Methods or Background: Patients who underwent CT-guided lung biopsy were retrospectively included in this study. Clinical and radiographic variables were evaluated as predictors of pulmonary haemorrhage. The radiographic pulmonary vascular analysis included vessel count, vessel density, vessel diameter, vessel area, blood volume in small vessels with a cross-sectional area ≤ 5 mm2 (BV5), and total blood vessel volume (TBV) in the lungs. Univariate and multivariate logistic regressions were used to identify the independent risk factors of higher-grade pulmonary haemorrhage and establish the prediction model, which was presented in the form of a nomogram.
Results or Findings: A total of 126 patients was included (discovery cohort n=103, validation cohort n=23). Any pulmonary haemorrhage, higher-grade (grade ≥2) pulmonary haemorrhage, and hemoptysis occurred in 42.9%, 15.9%, and 3.2% of patients who underwent CT-guided lung biopsies. In the discovery cohort, patients with greater lesion depth (p=0.013), higher vessel density (p=0.033), and higher BV5 (p=0.039) were more likely to experience higher-grade haemorrhage. The nomogram prediction model for higher-grade haemorrhage built by the discovery cohort showed similar performance in the validation cohort.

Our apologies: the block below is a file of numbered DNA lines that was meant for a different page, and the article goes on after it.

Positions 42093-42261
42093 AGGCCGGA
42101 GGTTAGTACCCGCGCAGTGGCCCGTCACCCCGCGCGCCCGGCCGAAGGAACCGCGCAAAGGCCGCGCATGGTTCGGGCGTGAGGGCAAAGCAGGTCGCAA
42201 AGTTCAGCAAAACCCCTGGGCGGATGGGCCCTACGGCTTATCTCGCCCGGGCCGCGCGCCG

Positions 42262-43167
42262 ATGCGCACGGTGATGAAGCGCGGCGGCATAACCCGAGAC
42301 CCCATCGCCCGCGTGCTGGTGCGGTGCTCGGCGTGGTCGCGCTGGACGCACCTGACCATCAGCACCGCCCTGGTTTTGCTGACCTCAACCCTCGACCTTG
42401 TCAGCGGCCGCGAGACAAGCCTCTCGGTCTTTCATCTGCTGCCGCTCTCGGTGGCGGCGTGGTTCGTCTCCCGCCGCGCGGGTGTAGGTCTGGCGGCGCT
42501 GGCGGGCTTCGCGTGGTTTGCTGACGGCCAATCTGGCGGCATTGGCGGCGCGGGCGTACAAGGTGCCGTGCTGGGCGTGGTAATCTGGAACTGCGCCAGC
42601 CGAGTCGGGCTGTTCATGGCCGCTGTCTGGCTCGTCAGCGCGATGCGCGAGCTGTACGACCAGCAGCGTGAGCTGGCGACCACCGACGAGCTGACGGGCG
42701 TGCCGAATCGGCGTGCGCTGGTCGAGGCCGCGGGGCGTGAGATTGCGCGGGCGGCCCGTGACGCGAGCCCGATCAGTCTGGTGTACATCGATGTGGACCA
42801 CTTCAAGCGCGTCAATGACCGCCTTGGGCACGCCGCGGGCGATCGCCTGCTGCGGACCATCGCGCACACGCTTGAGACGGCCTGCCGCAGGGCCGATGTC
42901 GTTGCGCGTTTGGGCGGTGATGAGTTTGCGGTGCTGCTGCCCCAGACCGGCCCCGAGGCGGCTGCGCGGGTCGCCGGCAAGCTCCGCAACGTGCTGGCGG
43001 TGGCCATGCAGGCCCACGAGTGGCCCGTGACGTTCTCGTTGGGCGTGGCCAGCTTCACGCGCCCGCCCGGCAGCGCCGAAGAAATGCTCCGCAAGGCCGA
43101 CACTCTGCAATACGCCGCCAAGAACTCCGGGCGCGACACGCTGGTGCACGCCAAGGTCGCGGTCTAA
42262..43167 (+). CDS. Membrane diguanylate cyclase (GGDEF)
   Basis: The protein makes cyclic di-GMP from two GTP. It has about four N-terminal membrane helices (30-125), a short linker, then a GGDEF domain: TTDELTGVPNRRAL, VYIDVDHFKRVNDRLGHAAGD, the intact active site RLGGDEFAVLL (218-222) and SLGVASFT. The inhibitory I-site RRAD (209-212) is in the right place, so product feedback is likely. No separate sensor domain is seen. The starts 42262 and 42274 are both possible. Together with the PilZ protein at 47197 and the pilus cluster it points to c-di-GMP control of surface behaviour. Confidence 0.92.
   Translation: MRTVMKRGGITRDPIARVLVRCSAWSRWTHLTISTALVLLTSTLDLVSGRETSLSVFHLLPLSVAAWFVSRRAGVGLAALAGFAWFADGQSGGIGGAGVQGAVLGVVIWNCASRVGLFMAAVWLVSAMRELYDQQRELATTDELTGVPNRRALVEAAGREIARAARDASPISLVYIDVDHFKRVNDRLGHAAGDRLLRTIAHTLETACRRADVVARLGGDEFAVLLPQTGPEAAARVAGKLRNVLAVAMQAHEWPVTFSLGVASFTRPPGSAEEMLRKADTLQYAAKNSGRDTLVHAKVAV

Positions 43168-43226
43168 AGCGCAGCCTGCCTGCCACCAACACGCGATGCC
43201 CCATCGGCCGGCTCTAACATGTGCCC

Conclusion: Higher-grade pulmonary haemorrhage may occur after CT-guided lung biopsy. Lesion depth, vessel density, and BV5 are independent risk factors for higher-grade pulmonary haemorrhage. Nomograms that integrate both clinical parameters and radiographic pulmonary vasculature measures offer enhanced capability for the assessment of haemorrhage risk following CT-guided lung biopsy, thereby facilitating improved clinical care for patients.
Limitations: No limitations were identified.
Funding for this study: No funding was received for this study.
Has your study been approved by an ethics committee? Yes
Ethics committee - additional information: This study was approved by the Institutional Research Ethics Committee: approval number 202306051RIN.
7 min